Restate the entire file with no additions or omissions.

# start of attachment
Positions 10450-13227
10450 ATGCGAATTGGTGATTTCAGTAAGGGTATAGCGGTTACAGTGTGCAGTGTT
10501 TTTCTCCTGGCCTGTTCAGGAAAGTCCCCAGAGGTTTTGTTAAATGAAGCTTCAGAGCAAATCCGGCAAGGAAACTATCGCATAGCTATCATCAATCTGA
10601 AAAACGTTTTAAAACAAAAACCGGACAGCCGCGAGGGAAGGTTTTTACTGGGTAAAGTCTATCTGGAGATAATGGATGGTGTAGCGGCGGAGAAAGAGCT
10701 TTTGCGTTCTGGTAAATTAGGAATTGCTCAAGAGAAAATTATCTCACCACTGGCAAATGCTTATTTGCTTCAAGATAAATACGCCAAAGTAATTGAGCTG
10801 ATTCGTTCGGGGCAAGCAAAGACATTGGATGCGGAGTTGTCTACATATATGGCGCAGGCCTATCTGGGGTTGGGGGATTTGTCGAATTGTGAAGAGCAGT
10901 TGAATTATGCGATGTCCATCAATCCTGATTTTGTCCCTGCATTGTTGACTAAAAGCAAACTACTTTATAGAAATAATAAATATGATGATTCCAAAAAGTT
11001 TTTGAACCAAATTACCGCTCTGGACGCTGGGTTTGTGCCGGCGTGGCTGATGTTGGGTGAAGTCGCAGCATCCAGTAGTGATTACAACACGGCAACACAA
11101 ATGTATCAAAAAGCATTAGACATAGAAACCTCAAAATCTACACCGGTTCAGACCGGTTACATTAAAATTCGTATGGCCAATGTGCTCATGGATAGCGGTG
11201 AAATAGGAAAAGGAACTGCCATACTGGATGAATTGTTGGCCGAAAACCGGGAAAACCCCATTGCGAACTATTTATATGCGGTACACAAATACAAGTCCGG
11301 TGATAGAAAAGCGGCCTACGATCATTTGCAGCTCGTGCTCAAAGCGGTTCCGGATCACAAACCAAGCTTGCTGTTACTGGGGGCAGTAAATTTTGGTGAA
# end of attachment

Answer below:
Positions 10450-13227
10450 ATGCGAATTGGTGATTTCAGTAAGGGTATAGCGGTTACAGTGTGCAGTGTT
10501 TTTCTCCTGGCCTGTTCAGGAAAGTCCCCAGAGGTTTTGTTAAATGAAGCTTCAGAGCAAATCCGGCAAGGAAACTATCGCATAGCTATCATCAATCTGA
10601 AAAACGTTTTAAAACAAAAACCGGACAGCCGCGAGGGAAGGTTTTTACTGGGTAAAGTCTATCTGGAGATAATGGATGGTGTAGCGGCGGAGAAAGAGCT
10701 TTTGCGTTCTGGTAAATTAGGAATTGCTCAAGAGAAAATTATCTCACCACTGGCAAATGCTTATTTGCTTCAAGATAAATACGCCAAAGTAATTGAGCTG
10801 ATTCGTTCGGGGCAAGCAAAGACATTGGATGCGGAGTTGTCTACATATATGGCGCAGGCCTATCTGGGGTTGGGGGATTTGTCGAATTGTGAAGAGCAGT
10901 TGAATTATGCGATGTCCATCAATCCTGATTTTGTCCCTGCATTGTTGACTAAAAGCAAACTACTTTATAGAAATAATAAATATGATGATTCCAAAAAGTT
11001 TTTGAACCAAATTACCGCTCTGGACGCTGGGTTTGTGCCGGCGTGGCTGATGTTGGGTGAAGTCGCAGCATCCAGTAGTGATTACAACACGGCAACACAA
11101 ATGTATCAAAAAGCATTAGACATAGAAACCTCAAAATCTACACCGGTTCAGACCGGTTACATTAAAATTCGTATGGCCAATGTGCTCATGGATAGCGGTG
11201 AAATAGGAAAAGGAACTGCCATACTGGATGAATTGTTGGCCGAAAACCGGGAAAACCCCATTGCGAACTATTTATATGCGGTACACAAATACAAGTCCGG
11301 TGATAGAAAAGCGGCCTACGATCATTTGCAGCTCGTGCTCAAAGCGGTTCCGGATCACAAACCAAGCTTGCTGTTACTGGGGGCAGTAAATTTTGGTGAA